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Let's keep talking about mental health

Monday, May. 6, 2019
 
group talking about mental health

Here we are, not too long after #BellLetsTalk day, and it already seems that the talk about mental health issues has subsided on social media.

Following the lead of my colleague Balraj, who wrote an open, honest, and truly vulnerable article about his mental health journey, I am writing this article to keep a real conversation about mental health going.

If you missed it, I definitely encourage you to go read Balraj’s blog.

My mental health journey

Like Balraj, and many others, I had known that something wasn’t quite right for some time, but in my case I was unable to admit to myself, let alone anyone else, that I was struggling and suffering.

About 9 years ago, I was first diagnosed with depression. At that time, given my situation and the information that I divulged to my family physician, it was thought that I was suffering from post-partum depression (a.k.a. “baby blues”). 

It wasn’t until recently, having finally admitted to myself that ignoring this problem wasn’t going to make it go away, that I realized that my depression likely started much earlier in my life, when I was a teenager.

It was only after recently being in crisis mode and committing myself to make active efforts to change that I finally admitted to myself how deeply my depression runs.

Despite being treated medically for depression, I have been in self-denial. I realize now that I was not admitting to myself or others the issues I was having, mostly due to fear of being perceived as weak (by myself, and others) and thinking the problem was minor (as “baby blues” might imply) and would resolve itself over time.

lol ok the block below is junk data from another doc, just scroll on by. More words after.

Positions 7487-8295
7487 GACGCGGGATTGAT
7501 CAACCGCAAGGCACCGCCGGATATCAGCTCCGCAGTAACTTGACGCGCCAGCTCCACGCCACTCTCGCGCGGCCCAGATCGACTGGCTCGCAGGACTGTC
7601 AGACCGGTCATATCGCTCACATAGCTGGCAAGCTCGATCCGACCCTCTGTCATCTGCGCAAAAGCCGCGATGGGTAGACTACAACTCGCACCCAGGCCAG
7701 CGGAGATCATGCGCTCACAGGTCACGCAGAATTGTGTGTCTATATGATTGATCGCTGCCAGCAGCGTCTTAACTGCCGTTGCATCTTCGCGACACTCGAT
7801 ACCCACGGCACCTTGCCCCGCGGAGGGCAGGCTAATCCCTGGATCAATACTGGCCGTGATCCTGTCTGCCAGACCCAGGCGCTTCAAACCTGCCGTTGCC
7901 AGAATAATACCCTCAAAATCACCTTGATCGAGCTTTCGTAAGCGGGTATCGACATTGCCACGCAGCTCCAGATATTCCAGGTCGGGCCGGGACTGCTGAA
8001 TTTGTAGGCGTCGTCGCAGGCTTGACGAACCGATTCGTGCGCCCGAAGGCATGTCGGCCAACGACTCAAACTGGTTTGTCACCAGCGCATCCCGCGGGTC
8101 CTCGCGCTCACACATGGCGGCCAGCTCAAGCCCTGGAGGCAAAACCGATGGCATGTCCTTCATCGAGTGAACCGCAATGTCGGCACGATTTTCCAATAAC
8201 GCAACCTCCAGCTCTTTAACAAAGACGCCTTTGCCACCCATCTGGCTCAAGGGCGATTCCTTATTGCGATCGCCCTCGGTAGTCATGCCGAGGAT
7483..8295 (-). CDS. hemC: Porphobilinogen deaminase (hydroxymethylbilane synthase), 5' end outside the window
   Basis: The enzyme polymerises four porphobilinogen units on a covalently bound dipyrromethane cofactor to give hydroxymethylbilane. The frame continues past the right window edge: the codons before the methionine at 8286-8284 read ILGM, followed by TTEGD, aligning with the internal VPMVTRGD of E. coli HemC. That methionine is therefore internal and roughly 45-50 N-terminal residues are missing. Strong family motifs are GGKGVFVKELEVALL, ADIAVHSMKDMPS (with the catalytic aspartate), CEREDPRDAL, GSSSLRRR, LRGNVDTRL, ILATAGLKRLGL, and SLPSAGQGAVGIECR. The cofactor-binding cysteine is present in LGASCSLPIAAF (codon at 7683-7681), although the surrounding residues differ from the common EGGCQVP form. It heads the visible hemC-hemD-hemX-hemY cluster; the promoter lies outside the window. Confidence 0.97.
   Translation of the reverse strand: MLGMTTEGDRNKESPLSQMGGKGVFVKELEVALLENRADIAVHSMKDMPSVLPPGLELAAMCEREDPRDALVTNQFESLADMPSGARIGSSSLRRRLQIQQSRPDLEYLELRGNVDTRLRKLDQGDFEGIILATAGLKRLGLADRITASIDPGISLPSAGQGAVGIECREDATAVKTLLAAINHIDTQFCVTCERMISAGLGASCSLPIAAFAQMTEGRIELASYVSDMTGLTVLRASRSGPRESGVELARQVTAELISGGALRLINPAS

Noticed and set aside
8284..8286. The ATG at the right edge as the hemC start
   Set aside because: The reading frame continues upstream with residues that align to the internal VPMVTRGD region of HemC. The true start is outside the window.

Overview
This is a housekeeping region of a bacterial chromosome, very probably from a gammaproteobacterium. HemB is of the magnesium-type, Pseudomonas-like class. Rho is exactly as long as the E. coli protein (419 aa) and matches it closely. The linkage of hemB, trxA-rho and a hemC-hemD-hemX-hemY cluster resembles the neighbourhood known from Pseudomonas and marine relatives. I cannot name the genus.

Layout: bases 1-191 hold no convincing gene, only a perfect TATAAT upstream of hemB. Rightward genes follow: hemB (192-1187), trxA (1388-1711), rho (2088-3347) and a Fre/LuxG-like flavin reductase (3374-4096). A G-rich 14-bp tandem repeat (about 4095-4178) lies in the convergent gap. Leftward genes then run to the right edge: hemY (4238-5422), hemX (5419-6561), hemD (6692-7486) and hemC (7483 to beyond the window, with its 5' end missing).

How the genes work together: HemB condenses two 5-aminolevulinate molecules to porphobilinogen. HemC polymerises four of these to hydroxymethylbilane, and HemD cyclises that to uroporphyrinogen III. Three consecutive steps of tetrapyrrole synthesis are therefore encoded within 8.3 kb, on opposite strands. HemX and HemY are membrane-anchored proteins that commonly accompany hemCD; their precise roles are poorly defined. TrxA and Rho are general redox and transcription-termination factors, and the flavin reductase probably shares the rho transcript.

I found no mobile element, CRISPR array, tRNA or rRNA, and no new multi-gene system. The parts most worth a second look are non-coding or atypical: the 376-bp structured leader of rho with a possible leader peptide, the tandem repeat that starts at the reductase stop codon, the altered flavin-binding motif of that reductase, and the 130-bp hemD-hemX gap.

Crisis mode

This past autumn, I was in my doctor’s office for my annual physical and she asked me how I was managing with my depression. I quickly and confidently responded that I was doing well.

Fast forward four weeks and I found myself back in her office in a puddle of tears and full of anxiety, asking for help.

Until that moment, I hadn’t even admitted to myself what was happening, but in that moment of crisis, I am glad to say I had a revelation. My doctor helped me realize what I was doing.

I needed to accept what was happening, let go of the stigma I was applying to myself, and fully admit that I needed help. 

Today, I am still fighting. I am getting better, but I am certainly not “cured” and may never be. I am learning how to manage and cope in healthy ways.

I am taking medication, talking to my family and friends about how I am really feeling, and seeking out other guidance and support. I have started to cleanse my life of things that were providing no joy and of people that also contributed to stress and negative feelings. 

I am participating in a gratitude challenge – naming something I am grateful for each day for 30 days – and it sure feels good to revel in those warm and fuzzy feelings. 

Keep talking to stop the stigma

To build on Balraj’s messages of “It’s okay to not be okay” and “You matter”, I’d like to add that we all need to work on accepting ourselves for who we are.

When things are not going great, don’t be afraid to admit it to yourself and to others. Be active in your self-care, reach out and talk – talk to stop the stigma!

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